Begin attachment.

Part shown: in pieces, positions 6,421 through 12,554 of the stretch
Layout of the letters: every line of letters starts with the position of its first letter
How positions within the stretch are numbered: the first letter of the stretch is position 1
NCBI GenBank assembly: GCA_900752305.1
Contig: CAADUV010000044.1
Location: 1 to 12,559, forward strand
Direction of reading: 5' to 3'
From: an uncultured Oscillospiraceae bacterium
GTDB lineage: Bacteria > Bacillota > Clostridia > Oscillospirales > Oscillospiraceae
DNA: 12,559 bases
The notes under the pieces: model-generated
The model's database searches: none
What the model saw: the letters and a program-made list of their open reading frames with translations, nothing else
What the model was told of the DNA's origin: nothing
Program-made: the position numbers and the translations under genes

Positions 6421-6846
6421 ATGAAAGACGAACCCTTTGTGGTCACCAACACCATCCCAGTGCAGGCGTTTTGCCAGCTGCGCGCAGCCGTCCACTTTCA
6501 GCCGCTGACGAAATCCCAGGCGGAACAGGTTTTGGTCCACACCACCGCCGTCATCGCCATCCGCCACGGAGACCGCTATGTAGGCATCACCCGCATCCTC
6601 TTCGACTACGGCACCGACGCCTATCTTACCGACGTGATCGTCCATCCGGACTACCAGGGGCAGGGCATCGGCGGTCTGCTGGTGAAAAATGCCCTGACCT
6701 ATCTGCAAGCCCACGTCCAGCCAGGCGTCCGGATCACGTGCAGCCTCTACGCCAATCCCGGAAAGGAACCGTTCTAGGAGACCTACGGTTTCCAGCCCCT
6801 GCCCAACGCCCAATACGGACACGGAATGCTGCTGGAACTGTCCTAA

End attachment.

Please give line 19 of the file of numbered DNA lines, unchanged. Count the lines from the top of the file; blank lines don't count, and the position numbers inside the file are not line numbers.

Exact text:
6601 TTCGACTACGGCACCGACGCCTATCTTACCGACGTGATCGTCCATCCGGACTACCAGGGGCAGGGCATCGGCGGTCTGCTGGTGAAAAATGCCCTGACCT